New Mexico lawmakers are considering alternative options to block a new background check bill after a petition to repeal it was rejected by the Democratic secretary of state.
According to the Santa Fe New Mexican, Secretary of State Maggie Toulouse Oliver denied Republicans’ requests to have a state-wide referendum.
“To say they don’t have the right to vote on this, to voice their opinion, is not how we’re supposed to operate,” said House Minority Leader James Townsend to the New Mexican. “People want to be included in this.”
According to Townsend, there has been a positive response to keep attempting to block the bill and support from counties that have become “Second Amendment Sanctuaries.”
Watch the President of New Mexico Sheriff’s Association explain how sanctuary cities work:
President of the New Mexico Sheriff's Association, Sheriff Tony Mace, on Gun Sanctuarieshttps://t.co/yDaXYuDyse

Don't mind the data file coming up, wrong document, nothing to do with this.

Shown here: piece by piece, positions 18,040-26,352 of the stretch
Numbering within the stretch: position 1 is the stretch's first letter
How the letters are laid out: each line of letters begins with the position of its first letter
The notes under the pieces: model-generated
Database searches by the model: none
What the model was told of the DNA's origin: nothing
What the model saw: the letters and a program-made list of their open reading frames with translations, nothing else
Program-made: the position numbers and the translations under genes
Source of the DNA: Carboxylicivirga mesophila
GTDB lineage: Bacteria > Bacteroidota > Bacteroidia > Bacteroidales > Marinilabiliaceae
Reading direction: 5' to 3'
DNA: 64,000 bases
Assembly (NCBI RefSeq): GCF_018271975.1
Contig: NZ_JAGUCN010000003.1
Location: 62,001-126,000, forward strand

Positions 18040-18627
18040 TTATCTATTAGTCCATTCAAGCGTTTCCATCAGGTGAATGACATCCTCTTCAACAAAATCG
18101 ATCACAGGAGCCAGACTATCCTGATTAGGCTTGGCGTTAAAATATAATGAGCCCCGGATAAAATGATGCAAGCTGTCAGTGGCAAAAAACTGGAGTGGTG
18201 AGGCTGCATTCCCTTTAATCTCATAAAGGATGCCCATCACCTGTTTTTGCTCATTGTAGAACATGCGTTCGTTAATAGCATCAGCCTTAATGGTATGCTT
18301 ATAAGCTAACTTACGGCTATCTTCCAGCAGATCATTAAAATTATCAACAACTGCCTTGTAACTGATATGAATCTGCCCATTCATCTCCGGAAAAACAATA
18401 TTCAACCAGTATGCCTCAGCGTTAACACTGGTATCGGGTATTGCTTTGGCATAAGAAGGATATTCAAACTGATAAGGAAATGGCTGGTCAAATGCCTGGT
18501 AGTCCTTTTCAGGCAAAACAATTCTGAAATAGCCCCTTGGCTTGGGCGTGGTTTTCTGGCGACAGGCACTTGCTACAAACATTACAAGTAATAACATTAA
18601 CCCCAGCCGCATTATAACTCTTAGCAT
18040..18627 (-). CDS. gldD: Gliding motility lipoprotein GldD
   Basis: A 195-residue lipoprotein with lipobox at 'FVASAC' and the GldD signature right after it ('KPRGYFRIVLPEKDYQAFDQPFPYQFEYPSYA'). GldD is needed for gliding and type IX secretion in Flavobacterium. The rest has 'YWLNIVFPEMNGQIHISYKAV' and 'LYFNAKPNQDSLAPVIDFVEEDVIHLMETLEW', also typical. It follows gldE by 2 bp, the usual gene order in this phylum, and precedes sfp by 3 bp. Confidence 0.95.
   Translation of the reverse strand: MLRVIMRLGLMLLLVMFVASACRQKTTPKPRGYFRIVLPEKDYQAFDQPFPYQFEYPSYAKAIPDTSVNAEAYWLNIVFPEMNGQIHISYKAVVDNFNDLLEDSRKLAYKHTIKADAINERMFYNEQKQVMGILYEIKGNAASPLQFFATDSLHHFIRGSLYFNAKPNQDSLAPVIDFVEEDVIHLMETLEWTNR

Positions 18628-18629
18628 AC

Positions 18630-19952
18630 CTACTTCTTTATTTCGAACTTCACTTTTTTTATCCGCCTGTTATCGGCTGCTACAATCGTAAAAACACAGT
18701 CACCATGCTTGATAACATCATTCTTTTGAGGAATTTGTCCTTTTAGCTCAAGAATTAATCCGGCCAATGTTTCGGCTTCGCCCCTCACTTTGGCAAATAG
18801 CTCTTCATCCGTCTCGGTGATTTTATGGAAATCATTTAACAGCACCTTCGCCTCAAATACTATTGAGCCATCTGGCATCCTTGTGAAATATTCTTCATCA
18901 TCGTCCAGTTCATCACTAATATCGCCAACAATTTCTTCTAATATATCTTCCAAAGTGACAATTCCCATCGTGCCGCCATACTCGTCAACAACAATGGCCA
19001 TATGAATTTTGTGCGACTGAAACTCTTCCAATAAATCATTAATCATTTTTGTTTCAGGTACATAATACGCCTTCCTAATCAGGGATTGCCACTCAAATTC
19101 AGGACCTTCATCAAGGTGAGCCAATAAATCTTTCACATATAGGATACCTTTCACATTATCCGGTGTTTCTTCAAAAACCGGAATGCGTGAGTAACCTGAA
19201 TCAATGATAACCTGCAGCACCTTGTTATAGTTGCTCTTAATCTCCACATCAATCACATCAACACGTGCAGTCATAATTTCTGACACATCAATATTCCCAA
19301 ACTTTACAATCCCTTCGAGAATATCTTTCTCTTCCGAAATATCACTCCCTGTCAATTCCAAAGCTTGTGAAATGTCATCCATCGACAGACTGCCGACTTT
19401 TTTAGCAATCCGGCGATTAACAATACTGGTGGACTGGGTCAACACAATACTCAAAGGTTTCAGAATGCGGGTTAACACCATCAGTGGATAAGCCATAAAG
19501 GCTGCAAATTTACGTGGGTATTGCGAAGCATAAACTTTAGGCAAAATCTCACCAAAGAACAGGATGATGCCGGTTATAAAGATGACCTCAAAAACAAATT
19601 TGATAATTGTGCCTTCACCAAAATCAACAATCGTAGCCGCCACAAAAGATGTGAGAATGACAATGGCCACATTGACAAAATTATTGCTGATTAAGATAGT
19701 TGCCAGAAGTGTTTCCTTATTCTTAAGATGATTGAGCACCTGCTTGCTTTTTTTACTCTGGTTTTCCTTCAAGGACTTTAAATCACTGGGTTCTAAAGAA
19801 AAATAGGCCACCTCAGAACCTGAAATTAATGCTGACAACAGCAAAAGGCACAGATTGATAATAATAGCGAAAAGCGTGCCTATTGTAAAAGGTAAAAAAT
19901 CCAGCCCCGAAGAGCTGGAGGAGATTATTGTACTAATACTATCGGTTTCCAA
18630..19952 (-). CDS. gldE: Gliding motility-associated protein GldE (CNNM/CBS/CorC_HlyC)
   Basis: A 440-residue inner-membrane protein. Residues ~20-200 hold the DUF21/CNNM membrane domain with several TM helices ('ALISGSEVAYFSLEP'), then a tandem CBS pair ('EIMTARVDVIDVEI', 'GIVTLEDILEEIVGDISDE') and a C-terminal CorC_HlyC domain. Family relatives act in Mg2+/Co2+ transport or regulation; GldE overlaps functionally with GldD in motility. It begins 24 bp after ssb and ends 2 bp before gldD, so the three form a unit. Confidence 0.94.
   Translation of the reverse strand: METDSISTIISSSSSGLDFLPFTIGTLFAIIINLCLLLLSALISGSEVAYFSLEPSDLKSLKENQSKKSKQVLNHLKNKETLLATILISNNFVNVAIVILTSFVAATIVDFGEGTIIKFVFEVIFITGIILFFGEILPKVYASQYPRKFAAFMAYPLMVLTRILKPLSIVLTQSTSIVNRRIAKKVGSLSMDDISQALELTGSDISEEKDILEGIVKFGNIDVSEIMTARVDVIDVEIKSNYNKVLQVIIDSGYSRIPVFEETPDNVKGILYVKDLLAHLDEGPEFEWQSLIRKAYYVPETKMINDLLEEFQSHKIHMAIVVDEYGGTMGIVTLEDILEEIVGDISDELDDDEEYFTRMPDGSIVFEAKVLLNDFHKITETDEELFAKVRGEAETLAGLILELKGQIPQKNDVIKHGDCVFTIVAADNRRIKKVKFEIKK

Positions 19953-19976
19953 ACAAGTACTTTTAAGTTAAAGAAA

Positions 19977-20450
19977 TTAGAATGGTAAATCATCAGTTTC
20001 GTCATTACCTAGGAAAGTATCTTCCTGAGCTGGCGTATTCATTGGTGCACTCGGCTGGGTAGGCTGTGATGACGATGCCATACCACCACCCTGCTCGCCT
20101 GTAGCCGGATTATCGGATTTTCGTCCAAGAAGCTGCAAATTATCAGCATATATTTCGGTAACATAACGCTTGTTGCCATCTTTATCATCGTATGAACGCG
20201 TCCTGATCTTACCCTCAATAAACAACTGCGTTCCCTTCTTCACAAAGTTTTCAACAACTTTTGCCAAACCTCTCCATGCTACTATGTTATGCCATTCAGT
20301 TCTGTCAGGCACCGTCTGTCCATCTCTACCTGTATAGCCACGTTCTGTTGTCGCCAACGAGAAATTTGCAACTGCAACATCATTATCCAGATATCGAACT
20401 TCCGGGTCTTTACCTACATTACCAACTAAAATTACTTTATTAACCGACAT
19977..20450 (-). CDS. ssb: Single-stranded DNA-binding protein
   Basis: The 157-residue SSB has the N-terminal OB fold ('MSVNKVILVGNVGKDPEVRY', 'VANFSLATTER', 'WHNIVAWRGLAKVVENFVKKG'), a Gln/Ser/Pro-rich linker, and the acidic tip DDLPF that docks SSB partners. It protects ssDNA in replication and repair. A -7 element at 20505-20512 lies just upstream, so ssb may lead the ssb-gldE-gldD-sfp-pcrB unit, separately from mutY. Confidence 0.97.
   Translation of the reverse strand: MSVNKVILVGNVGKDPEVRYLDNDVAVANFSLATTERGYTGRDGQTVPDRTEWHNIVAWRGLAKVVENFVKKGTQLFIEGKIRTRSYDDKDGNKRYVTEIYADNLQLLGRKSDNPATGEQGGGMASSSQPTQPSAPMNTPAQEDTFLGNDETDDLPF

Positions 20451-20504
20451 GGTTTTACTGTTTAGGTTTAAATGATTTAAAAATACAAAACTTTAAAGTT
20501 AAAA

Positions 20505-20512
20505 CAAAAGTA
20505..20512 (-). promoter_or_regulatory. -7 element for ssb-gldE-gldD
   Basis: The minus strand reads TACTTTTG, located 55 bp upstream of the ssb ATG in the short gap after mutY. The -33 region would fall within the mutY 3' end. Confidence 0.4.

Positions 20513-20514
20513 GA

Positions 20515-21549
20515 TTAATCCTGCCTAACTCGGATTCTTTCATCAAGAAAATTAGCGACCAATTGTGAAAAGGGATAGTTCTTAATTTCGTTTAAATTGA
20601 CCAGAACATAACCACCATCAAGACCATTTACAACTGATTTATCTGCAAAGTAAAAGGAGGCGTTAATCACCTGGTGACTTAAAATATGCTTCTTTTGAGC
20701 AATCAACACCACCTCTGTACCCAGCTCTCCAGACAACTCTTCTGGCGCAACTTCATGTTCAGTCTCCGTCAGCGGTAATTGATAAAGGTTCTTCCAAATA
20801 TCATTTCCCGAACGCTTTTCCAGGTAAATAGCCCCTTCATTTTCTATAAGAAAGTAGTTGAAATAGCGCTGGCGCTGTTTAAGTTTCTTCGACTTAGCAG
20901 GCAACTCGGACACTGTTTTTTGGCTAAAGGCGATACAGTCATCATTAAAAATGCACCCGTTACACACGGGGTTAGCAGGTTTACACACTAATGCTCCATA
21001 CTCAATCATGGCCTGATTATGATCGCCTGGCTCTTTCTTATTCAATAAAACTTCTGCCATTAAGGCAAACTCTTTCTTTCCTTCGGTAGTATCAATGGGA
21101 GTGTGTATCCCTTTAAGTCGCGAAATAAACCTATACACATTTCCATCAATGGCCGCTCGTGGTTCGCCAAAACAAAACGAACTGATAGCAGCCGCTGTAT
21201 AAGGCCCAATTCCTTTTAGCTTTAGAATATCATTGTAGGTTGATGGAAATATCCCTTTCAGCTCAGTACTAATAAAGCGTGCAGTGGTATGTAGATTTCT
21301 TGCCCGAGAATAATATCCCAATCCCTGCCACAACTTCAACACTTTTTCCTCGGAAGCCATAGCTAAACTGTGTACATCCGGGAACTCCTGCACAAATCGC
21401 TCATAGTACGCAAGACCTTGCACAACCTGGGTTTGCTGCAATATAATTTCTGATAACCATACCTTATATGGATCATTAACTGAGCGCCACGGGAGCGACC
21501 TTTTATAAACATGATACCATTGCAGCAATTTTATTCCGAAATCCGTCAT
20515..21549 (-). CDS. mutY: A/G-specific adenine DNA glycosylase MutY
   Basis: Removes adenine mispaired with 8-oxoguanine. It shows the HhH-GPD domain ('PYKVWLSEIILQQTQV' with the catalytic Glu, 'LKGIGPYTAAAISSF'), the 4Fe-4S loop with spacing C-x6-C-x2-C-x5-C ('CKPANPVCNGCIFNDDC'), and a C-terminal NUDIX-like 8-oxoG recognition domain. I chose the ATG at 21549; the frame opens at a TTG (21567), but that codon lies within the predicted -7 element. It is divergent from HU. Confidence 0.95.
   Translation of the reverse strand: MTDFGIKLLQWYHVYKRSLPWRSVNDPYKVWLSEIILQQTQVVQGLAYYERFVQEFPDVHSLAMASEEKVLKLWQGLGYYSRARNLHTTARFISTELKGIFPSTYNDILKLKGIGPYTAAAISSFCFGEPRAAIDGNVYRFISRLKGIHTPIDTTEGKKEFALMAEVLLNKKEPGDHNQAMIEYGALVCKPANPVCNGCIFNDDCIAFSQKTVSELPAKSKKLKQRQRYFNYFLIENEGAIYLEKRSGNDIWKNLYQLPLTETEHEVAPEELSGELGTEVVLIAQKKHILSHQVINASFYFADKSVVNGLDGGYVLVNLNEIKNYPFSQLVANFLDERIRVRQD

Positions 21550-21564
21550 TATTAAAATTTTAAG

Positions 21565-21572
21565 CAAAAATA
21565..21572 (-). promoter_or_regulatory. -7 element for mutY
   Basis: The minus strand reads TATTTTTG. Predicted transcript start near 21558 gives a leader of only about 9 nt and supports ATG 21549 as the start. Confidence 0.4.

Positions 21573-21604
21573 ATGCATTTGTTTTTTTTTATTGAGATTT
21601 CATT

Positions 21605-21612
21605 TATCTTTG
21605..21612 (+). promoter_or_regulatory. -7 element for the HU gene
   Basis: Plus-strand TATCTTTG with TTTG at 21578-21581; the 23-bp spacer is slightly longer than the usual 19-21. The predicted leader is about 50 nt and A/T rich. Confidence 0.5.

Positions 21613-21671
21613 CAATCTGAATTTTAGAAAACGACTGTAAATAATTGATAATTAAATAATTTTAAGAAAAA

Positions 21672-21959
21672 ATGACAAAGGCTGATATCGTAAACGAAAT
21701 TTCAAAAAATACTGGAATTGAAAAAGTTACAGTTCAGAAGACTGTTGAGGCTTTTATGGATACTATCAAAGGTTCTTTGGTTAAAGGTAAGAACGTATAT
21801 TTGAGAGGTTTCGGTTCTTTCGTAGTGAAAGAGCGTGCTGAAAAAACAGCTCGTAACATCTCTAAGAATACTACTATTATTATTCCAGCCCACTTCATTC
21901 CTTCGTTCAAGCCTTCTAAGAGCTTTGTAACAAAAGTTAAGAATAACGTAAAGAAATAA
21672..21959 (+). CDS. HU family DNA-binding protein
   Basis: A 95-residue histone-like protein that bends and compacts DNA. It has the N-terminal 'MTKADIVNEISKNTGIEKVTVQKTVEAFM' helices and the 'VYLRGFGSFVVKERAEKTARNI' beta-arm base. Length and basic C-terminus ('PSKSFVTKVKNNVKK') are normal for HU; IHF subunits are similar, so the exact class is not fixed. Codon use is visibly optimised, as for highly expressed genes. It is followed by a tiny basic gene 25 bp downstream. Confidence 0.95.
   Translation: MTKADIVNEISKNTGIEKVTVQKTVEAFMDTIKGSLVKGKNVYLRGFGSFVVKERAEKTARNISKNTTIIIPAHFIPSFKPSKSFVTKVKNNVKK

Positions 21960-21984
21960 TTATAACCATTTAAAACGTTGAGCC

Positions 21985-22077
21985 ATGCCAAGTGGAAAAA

— Graham Ledger (@GrahamLedger) March 15, 2019
“We have had overwhelming input from Republicans, Democrats, and independents who have urged us to continue this battle,” Townsend said in an interview. “Apparently, it has hit a nerve. People want their input considered.”
House Republicans were originally attempting to use a provision in the state constitution that states “the people reserve the power to disapprove, suspend and annul any law enacted by the Legislature.” This provision has only been used three times unsuccessfully since New Mexico gained statehood.
Toulouse Oliver also claimed that this provision does not apply to “laws providing for the preservation of the public peace, health or safety.”
“This legislative history and contemporaneous public statements definitely establish [the law] bears a valid relationship to the preservation of the public peace, health or safety, and it was clearly enacted by the Legislature for those purposes,” Toulouse Oliver wrote in a letter to Townsend.
In response to the block, Townsend claimed that there will most likely be a legal challenge to the bill after Republicans meet on Friday.
If the bill goes into effect in July, it will require comprehensive background checks for the purchase of all firearms. As IJR Red has reported, critics say that legislators should focus on mental health reform and other avenues to control criminals from obtaining weapons instead of punishing law-abiding citizens.